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THE “NURSES’ GENERAL”

DAME MAUD McCARTHY

OPENS THIS WEEK

6 November – 8 December 2019

OXFORD HOUSE
Bethnal Green London E2 6HG
www.oxfordhouse.org.uk

https://www.facebook.com/events/709474512891791/

This is an exhibition of the life and leadership of a great Australian and one of the most remarkable and highly decorated womens’ leaders of the First World War, Dame Maud McCarthy, Matron-in-Chief of the British Expeditionary Force in France and Flanders, 1914-1919.

It brings together the ‘public’ side of Dame Maud McCarthy’s life with newly researched family and archive material from her early life in Sydney, Australia, seen for the first time. The exhibition has been prepared by Juliette Wilson, an experienced film researcher, and a descendant of Maud McCarthy’s, with images from Australia, New Zealand, the Library of Congress, Imperial War Museum and private collections.

Maud McCarthy helped bring up 10 brothers and sisters in Sydney, gave up her own chance to attend Sydney University, and came to England when she was 30. She undertook nursing training at the London Hospital, Whitechapel, at the time of its great reforms under Matron Eva Luckes and Sidney Holland, became a Sister, and was selected to serve, with distinction, in the Second Boer War from 1899 to 1902.

On her return she was rapidly promoted to senior posts as Matron of large Army hospitals, and became Principal Matron at the War Office in 1910.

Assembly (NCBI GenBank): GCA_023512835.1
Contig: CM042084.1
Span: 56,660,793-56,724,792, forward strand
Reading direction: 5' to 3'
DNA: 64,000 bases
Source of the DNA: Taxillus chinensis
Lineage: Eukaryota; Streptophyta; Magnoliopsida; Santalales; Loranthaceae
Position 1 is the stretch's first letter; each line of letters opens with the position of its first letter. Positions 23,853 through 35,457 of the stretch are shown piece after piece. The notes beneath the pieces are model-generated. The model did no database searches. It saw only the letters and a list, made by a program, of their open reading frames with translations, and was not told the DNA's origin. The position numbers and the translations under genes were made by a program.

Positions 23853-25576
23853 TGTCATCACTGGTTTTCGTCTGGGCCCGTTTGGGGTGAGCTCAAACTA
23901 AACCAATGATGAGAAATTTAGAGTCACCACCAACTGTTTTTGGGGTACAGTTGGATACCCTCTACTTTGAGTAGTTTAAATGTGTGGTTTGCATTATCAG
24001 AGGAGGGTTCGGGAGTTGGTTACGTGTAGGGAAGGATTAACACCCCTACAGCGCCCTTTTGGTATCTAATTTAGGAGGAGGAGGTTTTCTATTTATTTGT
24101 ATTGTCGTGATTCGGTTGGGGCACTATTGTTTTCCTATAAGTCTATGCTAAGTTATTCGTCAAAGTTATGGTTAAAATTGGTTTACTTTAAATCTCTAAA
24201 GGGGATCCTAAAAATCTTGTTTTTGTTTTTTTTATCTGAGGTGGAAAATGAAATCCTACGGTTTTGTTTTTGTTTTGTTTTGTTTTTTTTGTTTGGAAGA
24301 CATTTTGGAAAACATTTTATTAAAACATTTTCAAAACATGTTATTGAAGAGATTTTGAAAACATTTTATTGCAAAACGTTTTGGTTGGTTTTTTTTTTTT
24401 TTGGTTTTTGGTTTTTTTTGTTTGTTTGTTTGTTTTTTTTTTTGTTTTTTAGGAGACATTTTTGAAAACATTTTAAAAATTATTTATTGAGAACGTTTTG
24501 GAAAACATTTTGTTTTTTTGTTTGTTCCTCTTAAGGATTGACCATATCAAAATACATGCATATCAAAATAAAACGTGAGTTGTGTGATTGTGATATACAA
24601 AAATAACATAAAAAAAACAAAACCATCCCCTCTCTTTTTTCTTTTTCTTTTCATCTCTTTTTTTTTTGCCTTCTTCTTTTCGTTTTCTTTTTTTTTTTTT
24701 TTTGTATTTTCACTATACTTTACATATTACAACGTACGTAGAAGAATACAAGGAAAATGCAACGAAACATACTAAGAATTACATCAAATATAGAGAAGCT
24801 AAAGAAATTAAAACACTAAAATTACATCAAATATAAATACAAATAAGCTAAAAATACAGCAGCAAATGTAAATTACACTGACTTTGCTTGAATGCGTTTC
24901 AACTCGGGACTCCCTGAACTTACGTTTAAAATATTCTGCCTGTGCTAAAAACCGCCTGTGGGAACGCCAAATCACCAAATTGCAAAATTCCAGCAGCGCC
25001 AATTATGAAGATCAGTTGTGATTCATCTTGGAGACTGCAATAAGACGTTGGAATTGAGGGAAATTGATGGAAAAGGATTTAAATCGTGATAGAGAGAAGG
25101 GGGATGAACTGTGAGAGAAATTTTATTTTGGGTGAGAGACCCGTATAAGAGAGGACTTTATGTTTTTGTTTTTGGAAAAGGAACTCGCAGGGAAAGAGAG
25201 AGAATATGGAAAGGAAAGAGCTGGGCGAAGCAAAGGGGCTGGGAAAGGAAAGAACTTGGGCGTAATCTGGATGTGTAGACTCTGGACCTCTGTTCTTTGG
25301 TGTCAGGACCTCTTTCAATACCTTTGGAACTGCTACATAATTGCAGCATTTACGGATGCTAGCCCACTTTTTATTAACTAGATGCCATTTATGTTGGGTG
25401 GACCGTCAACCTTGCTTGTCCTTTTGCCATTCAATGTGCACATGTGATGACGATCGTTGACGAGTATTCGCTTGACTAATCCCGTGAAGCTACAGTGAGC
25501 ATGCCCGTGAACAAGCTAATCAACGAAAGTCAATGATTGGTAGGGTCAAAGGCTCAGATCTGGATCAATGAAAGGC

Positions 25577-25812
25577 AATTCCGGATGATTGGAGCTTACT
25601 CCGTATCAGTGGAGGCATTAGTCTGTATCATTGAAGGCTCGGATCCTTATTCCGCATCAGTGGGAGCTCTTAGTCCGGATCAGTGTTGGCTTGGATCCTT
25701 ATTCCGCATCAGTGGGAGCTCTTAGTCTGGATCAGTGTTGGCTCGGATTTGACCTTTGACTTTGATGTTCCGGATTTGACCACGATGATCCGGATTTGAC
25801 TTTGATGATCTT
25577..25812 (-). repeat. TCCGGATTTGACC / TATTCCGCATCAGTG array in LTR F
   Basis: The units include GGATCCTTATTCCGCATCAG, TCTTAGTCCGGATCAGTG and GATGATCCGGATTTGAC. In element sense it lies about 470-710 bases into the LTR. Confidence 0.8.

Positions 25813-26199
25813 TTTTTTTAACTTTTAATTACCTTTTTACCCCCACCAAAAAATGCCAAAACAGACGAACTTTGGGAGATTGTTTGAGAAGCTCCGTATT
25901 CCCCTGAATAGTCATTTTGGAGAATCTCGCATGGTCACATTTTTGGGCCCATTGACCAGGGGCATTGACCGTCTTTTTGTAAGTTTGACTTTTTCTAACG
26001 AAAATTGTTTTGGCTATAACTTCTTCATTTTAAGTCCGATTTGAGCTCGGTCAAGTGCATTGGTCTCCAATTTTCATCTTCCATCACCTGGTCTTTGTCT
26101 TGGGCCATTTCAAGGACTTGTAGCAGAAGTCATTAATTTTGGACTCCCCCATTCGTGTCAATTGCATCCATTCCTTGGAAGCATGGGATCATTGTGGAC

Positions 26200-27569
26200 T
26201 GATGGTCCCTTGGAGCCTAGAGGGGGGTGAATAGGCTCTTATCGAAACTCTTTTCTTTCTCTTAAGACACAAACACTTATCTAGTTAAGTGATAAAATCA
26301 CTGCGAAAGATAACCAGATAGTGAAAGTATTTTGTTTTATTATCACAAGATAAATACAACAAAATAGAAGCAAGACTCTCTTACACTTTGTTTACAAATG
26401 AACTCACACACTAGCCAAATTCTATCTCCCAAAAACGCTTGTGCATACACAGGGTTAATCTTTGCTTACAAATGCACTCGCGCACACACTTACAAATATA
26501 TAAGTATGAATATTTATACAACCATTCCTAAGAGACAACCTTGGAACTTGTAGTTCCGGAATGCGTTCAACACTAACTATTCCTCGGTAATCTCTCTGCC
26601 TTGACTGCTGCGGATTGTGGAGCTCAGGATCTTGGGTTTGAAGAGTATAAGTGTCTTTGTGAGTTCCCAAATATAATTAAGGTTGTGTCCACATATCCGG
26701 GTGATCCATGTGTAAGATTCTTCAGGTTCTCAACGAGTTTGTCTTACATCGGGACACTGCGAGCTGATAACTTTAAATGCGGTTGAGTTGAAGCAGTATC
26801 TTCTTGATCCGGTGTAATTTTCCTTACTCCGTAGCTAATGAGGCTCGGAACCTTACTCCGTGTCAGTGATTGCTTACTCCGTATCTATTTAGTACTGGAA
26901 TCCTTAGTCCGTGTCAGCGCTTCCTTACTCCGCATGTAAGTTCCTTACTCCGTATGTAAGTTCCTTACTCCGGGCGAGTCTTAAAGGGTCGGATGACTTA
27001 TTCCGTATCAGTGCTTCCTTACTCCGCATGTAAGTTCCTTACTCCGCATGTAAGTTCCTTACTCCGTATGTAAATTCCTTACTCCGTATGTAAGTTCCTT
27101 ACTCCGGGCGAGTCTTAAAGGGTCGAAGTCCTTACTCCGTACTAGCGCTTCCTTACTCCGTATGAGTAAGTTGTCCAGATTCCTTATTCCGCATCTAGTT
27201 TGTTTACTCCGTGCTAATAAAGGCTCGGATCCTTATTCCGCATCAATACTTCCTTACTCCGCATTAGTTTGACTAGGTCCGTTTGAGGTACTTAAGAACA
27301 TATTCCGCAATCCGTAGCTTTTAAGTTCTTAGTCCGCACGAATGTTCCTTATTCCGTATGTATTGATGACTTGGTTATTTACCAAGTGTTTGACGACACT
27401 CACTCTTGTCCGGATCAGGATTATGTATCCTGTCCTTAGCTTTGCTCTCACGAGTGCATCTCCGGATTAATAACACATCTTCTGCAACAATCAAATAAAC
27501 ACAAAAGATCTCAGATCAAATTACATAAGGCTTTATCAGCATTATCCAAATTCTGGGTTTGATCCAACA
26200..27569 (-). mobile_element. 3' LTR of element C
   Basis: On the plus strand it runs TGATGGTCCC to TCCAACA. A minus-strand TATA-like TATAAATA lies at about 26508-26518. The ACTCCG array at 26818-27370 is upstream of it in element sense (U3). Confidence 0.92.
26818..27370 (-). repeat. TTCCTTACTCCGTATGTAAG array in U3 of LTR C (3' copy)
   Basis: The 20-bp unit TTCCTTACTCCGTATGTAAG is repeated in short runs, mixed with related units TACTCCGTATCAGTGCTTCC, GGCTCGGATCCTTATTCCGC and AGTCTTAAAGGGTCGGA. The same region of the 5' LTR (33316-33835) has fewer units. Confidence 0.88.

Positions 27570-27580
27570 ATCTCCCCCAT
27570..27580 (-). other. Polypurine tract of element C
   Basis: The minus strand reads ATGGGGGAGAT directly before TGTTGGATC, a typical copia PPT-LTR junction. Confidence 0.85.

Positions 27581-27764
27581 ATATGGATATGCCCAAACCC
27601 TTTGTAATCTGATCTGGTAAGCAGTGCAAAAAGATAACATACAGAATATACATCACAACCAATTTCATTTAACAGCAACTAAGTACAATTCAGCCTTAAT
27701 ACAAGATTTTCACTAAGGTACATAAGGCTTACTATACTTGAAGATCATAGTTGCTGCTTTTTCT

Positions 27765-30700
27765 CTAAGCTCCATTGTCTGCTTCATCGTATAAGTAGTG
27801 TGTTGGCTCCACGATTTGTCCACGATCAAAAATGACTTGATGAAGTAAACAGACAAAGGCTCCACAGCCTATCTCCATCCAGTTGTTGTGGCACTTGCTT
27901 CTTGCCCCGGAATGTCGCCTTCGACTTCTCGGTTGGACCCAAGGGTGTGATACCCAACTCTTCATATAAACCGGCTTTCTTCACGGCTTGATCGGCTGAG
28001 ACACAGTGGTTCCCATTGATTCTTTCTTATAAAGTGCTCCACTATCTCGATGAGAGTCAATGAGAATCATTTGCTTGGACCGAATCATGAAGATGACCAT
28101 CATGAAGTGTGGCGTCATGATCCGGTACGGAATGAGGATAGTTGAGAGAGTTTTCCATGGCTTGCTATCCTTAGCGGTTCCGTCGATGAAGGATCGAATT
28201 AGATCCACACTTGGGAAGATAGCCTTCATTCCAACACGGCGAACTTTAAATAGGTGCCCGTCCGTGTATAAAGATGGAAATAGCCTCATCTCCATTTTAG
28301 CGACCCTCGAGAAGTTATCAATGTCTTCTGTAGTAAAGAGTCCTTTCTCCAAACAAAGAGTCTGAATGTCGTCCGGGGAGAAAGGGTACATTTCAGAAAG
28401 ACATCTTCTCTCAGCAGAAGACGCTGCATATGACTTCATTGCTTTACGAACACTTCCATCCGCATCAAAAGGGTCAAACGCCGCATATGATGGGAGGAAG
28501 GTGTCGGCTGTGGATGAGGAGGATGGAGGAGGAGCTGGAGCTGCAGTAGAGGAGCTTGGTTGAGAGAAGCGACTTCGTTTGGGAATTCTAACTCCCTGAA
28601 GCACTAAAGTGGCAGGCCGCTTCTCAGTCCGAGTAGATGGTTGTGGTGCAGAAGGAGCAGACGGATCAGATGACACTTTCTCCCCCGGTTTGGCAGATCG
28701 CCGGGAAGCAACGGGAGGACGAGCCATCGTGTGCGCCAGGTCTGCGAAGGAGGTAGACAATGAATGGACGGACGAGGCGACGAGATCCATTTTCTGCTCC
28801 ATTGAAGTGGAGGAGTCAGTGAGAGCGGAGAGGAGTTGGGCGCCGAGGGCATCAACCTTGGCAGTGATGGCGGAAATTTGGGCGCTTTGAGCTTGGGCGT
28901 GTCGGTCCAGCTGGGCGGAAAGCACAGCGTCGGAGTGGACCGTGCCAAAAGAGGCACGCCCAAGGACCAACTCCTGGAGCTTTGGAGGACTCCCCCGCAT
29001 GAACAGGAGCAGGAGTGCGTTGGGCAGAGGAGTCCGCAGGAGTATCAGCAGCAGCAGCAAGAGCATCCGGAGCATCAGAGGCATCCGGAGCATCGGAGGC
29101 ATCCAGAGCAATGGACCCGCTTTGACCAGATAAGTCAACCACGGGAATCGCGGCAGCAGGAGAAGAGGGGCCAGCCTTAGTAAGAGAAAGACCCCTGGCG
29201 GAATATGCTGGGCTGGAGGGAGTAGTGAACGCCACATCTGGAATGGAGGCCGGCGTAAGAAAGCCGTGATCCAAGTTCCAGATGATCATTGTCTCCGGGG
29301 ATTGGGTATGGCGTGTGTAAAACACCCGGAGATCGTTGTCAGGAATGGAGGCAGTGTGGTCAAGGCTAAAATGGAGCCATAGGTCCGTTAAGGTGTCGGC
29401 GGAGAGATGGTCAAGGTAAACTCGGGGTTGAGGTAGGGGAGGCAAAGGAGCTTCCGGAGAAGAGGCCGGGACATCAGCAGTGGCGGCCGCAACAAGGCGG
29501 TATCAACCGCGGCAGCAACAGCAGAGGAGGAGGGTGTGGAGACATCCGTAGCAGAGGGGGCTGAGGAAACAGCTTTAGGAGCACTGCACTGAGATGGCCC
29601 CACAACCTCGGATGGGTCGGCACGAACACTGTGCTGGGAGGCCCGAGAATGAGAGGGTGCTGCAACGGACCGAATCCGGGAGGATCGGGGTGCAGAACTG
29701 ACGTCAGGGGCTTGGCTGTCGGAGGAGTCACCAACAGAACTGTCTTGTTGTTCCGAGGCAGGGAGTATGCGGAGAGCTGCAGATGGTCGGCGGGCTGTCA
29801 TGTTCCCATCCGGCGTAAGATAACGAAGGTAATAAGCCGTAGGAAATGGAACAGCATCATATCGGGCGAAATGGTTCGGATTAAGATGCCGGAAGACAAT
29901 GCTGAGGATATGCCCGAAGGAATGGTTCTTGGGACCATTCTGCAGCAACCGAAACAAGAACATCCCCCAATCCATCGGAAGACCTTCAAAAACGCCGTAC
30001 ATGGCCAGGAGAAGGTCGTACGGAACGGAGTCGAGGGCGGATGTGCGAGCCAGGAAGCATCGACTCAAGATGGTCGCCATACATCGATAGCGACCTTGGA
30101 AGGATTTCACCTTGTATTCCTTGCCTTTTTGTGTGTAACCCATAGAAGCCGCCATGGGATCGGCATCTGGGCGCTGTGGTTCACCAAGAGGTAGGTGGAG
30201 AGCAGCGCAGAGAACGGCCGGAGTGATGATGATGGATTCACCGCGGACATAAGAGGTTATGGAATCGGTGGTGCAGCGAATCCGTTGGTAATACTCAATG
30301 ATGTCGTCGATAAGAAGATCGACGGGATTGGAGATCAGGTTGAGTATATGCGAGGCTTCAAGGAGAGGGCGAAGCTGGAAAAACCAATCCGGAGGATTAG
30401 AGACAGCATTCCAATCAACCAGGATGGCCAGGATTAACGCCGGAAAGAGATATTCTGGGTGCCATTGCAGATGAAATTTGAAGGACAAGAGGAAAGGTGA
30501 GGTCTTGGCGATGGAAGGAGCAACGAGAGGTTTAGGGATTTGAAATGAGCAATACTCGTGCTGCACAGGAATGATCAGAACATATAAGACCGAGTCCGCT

With the outbreak of war in August 1914 she was summoned to duty in France and Flanders, and shortly afterwards appointed Matron in Chief of the British Expeditionary Force.  Arriving    in France in charge of some 500 nurses, with a tiny staff, one highly effective assistant in Sister Isabelle Barbier, and a couple of typists, by 1918 she was marshalling over 8,000 nurses and VADs, from Britain, Australia, Canada, the Dominions and America, and responsible for all the nursing operations in the field, to the German advance and retreat of 1918, the Armistice in November 1918, and beyond, to the prisoner releases and great flu epidemic of 1919.

She was always in the field, inspecting hospitals and Casualty Clearing Stations, despatching staff and requiring improvements, and one contemporary account describes such a visit with the Matron in Chief of the Australian Army Nursing Service Evelyn Conyers, sitting in a field at night with tin hats being shelled and bombed from the air.

Her responsibilities were almost unimaginable, given the scale and ferocity of the battles of    the War and the vast casualty lists after each encounter. Her contemporaries marvelled at her administrative ability, tireless, dedicated hard work, attention to detail, and support for her nurses. She was highly decorated, and after the war went on to be Matron in Chief of the Territorial Army.